Trump impeachment calls intensify as pressure grows for transcript
The president again insisted he did nothing wrong in a conversation with Ukraine’s leader.
Congressional Democrats are pressing their demands for full disclosure of a whistleblower’s complaint about Donald Trump and intensified calls for impeachment.
The president again insisted he did nothing wrong in a conversation with Ukraine’s leader which is at the centre of the complaint.
Republican legislators remained largely silent amid reports that the president pressured Ukraine’s leader to help investigate political rival Joe Biden at the same time the White House was withholding 250 million dollars in aid to the eastern European nation.
Mr Trump acknowledged the phone call and said he did not want to give money to Ukraine if there were corruption issues.
— Donald J. Trump (@realDonaldTrump) September 23, 2019
“The very thing that they are accusing President Trump of doing (which I didn’t do), was actually done by Joe Biden. Continues to be a double standard.” @RepDevinNunes @foxandfriends These people are stone cold Crooked. Also, who is this so-called “whistleblower” who doesn’t...
His comments raised further questions about whether he improperly used his office to pressure the country into investigating the former US vice president and his family as a way of helping his own re-election prospects.
“It’s very important to talk about corruption,” Mr Trump told reporters at the United Nations. “If you don’t talk about corruption, why would you give money to a country that you think is, is corrupt?”
He has sought, without evidence, to implicate Mr Biden and his son Hunter in the kind of corruption that has long plagued Ukraine.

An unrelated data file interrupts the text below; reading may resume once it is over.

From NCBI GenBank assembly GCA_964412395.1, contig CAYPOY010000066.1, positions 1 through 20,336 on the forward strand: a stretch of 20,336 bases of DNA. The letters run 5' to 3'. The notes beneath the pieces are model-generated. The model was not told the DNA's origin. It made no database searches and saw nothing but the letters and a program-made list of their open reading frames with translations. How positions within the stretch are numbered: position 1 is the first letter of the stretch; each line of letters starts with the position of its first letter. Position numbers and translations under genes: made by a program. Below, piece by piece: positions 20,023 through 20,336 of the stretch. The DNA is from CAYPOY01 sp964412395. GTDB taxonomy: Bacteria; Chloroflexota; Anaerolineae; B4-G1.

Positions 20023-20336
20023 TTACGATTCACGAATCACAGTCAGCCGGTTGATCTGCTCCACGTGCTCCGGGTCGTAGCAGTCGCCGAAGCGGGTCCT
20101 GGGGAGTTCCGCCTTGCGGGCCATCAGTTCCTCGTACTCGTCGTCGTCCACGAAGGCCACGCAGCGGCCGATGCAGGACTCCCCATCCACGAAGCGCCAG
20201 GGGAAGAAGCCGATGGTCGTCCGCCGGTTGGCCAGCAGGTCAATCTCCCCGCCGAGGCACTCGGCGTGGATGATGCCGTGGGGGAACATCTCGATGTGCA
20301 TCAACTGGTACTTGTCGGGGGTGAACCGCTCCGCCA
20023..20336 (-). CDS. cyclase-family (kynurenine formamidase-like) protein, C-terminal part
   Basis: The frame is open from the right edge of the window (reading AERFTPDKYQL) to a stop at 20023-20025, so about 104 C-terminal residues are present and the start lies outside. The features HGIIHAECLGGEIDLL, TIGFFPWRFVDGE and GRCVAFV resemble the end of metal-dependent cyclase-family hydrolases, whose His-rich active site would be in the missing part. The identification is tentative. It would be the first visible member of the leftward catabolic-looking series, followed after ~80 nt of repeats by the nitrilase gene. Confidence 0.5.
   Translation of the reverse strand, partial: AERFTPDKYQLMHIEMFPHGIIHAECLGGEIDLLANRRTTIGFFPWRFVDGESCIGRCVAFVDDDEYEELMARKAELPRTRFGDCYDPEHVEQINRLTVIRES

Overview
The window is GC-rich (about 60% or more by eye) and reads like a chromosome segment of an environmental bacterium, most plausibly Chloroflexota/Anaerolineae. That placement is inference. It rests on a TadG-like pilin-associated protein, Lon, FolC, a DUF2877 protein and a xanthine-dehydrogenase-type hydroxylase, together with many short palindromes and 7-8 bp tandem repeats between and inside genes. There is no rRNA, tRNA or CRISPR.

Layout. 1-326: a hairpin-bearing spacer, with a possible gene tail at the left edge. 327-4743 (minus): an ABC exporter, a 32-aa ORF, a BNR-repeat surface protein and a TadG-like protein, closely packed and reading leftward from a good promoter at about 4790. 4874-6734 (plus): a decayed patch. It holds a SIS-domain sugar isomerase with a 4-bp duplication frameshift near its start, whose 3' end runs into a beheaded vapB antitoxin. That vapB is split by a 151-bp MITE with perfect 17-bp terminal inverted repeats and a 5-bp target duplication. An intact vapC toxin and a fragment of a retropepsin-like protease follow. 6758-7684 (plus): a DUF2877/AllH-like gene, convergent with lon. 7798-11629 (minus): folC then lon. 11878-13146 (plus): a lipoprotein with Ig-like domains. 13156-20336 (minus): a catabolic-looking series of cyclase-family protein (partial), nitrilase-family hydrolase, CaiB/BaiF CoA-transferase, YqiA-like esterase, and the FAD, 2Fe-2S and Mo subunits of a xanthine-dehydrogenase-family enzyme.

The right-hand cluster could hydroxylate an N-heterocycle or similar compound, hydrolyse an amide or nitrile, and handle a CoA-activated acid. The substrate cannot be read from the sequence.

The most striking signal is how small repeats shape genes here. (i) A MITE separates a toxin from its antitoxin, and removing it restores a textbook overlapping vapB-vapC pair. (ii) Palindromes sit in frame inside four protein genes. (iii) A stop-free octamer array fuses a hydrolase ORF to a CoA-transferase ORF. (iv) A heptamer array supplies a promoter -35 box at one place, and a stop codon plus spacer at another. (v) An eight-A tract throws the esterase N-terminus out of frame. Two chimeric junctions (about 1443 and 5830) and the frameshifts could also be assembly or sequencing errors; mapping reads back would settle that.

Hunter Biden served on the board of a Ukrainian gas company at the same time his father was leading the Obama administration’s diplomatic dealings with Kiev. Though the timing raised concerns among anti-corruption advocates, there has been no evidence of wrongdoing by either the former vice president or his son.
The matter is under new scrutiny following the whistleblower’s mid-August complaint, which followed Mr Trump’s July 25 call with Ukraine President Volodymyr Zelenskiy. The person who filed the complaint did not have firsthand knowledge of the call, according to a source.
Legislators are demanding details of the complaint, but the acting director of national intelligence has refused to share that information, citing presidential privilege.
Later on Monday, Mr Trump denied telling the Ukraine president that his country would only get US aid if it investigated Mr Biden’s son. “I didn’t do it,” he said, adding that he hoped a transcript would be made available to demonstrate his innocence.
Senate Democratic leader Chuck Schumer called on Republican majority Leader Mitch McConnell to investigate the whistleblower’s complaint. In a letter, he said the Republicans’ “see no evil, hear no evil” attitude towards the president’s actions “is unacceptable and must change”.
“In the face of this dire warning and the Trump administration’s effort to cover it up, the Republican-led Senate has remained silent and submissive, shying away from this institution’s constitutional obligation to conduct oversight,” Mr Schumer wrote.
— Chuck Schumer (@SenSchumer) September 23, 2019
To @SenateMajLdr McConnell@SenateGOP must take action now to stop @realDonaldTrump from withholding an Intelligence Community whistleblower complaint@SenateGOP’s 'see no evil, hear no evil' attitude toward such a serious national security concern is unacceptable & must change pic.twitter.com/BQaQMck40I
Democrats remained divided on moving forward with an effort to impeach Mr Trump. House speaker Nancy Pelosi has resisted calls for impeachment for other allegations of transgressions, and is sticking with her position that Congress must not start formal proceedings unless the American public demands it.
However, she said on Sunday that unless the administration provides more information to Congress by a scheduled Thursday hearing at the intelligence committee, its officials “will be entering a grave new chapter of lawlessness which will take us into a whole new stage of investigation”.
More than half the House Democrats have said they support impeachment, and more are expected this week to publicly favour such an investigation, but others worry it is too politically divisive and would only alienate more centrist voters.